Wichita Suffers Propulsion Plant Failure

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Credit: Dorian Mongel/ unsplash
  • The casualty was severe enough for the Naval Safety Command to classify as “Class A” Mishap.
  • The Wichita was launched in January 2019.
  • The Navy has had two afloat Class A mishaps in fiscal 2023, which began on Oct 1.

The littoral combat ship Wichita experienced a propulsion plant problem last month while returning from deployment, reported by Yahoo News. 

Severe casualty

However, Navy officials believe the mishap was not caused by the same combining gear issue that has plagued other Freedom-class LCS in recent years.

No one was injured in the Oct. 19 incident, and Naval Surface Force Atlantic officials declined to provide further details, citing an ongoing investigation into the cause.

However, the casualty was severe enough that the Naval Safety Command classified the incident as a “Class A” mishap, with damages exceeding $2.5 million.

Class A mishaps

The Wichita was launched in January 2019, just over four years ago.

According to a Navy release and SURFLANT spokesman Lt. Cmdr. Jason Fischer, the warship was able to return to its home port in Mayport, Florida.

Under its own power two days later, following a deployment to the US 4th Fleet, where it assisted in the interdiction of nearly 10,000 pounds of cocaine in the Caribbean Sea.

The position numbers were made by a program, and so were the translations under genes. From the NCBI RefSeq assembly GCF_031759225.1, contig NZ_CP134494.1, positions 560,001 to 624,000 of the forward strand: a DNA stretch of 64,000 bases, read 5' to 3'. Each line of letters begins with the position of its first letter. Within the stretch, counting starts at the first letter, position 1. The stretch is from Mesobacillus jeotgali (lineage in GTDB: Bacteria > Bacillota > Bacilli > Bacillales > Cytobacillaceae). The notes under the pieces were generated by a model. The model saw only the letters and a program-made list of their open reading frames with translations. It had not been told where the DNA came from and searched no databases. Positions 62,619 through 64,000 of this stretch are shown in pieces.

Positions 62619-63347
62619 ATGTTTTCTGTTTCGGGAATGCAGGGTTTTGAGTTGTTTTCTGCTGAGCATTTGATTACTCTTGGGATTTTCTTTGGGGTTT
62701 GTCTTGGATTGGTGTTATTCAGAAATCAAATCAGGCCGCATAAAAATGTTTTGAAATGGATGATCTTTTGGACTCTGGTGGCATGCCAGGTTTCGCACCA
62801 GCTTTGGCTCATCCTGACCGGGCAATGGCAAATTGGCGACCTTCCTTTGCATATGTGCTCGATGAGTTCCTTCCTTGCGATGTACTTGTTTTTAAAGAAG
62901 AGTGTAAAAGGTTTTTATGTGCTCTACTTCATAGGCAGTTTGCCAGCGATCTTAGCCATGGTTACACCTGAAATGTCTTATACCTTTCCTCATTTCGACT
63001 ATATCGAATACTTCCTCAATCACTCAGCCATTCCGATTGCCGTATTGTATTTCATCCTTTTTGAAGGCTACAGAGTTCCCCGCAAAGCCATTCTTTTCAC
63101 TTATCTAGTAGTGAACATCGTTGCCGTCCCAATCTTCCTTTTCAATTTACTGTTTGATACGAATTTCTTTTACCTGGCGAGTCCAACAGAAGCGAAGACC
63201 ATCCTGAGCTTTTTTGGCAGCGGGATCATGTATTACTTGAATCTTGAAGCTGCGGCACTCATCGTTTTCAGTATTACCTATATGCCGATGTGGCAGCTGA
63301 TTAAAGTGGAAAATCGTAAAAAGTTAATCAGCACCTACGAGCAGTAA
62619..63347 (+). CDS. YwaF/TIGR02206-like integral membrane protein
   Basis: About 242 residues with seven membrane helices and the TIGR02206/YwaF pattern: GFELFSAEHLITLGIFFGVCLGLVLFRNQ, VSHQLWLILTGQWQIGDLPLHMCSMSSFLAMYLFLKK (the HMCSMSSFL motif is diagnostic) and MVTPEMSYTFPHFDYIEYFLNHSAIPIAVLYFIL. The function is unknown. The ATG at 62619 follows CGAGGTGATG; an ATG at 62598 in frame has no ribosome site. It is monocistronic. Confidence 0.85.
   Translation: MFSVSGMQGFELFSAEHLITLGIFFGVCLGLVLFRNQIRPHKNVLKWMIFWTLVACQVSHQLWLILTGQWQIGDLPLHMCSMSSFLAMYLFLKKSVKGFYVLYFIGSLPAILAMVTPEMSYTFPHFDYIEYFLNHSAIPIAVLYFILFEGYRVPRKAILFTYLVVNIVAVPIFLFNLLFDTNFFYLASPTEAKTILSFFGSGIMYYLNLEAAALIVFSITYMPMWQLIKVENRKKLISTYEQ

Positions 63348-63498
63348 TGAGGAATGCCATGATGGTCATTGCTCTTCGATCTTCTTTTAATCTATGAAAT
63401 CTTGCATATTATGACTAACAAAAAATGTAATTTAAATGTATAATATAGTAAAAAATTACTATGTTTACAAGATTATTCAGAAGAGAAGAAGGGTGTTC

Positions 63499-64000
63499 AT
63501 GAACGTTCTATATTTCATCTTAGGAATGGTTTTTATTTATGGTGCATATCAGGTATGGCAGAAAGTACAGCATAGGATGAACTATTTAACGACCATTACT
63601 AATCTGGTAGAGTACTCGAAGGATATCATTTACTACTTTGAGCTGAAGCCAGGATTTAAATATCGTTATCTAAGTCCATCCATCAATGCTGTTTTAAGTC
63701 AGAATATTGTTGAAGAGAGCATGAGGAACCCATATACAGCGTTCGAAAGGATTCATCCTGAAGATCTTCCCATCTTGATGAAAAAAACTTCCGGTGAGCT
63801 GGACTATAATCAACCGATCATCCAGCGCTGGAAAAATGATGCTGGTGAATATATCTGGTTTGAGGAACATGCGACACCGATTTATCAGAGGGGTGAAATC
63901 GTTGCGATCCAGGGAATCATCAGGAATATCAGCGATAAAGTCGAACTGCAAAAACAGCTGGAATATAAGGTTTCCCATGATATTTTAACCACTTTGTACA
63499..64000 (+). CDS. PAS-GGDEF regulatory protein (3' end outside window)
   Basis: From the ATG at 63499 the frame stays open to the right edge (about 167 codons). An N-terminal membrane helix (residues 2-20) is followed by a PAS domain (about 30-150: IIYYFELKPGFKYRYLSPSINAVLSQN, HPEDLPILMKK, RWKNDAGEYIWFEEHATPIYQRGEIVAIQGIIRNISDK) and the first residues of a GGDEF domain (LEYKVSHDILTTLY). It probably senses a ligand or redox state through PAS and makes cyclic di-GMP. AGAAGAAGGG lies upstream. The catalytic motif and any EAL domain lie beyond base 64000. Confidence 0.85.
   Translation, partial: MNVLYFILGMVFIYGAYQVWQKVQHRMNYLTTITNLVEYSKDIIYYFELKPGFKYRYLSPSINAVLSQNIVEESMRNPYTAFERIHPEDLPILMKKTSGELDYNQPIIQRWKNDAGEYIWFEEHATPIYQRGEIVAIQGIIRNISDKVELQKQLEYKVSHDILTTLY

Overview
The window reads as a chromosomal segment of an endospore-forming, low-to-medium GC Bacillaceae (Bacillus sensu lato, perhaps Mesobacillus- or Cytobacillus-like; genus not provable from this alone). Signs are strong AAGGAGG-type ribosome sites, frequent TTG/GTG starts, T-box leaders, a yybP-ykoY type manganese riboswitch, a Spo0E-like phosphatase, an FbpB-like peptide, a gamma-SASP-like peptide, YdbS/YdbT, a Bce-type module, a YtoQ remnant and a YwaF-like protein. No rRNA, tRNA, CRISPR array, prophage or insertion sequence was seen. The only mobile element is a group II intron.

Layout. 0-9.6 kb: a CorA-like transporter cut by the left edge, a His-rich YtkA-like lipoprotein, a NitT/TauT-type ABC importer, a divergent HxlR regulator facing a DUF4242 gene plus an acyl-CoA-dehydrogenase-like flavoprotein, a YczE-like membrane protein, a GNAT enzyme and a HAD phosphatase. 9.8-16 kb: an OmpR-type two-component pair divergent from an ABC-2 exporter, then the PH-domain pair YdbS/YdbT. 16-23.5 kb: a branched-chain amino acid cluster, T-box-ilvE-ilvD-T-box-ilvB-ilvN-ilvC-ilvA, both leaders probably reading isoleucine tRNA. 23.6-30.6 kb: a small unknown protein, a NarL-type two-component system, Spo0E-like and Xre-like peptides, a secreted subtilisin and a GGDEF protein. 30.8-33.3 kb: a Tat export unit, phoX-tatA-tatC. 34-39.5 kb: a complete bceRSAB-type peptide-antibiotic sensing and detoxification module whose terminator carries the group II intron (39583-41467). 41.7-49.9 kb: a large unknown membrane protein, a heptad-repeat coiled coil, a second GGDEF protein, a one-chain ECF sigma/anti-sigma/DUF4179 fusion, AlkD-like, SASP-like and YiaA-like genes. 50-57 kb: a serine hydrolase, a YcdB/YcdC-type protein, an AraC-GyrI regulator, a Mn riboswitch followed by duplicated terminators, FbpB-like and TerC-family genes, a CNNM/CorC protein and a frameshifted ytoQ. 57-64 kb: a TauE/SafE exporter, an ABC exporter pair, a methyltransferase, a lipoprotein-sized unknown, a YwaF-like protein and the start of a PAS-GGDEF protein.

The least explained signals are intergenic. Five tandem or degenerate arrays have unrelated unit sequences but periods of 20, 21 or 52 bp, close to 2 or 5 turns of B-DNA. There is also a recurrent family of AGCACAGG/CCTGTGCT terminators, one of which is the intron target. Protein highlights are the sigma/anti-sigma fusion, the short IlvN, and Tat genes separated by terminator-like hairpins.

The battle in Congress to scrap littoral combat ships is far from over.

The Navy has had two afloat Class A mishaps in fiscal 2023, which began on Oct. 1.

Unknown malfunction

Six days after the Wichita incident, a SEAL Delivery Vehicle collided with an object during training.

While the cause of Wichita’s malfunction is unknown, Fischer said the command is “confident it wasn’t a combining gear issue.”

The Navy and industry partners are replacing faulty combining gear on the Freedom class of LCS to correct a propulsion issue.

Which caused multiple ships to break down and halted delivery of future vessels, even as the Big Navy seeks to get rid of its littoral combat ships to save money.

Defense bill

Officials say Wichita has yet to go through the combining gear repair process.

It is one of nine Freedom-class LCSs that Big Navy intends to decommission as part of its FY 2023 budget proposal, in the hope of freeing up funds for other purposes.

The full Congress has yet to agree on a final version of the defense policy bill, and it is unclear whether the Navy will be permitted to decommission so many new, expensive ships. 

However, the House version of the 2023 defense appropriations bill reduced the number of decommissioning’s from nine to four earlier this year.

The combining gear is a complex transmission that connects power from two large gas turbine engines and two main propulsion diesel engines to the propulsion shafts of the ship.

According to the Navy, the class-wide combining gear problem has resulted in limited top speeds for Freedom LCSs that have not received modifications, but ships are still operational.

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Source: Yahoo News

 

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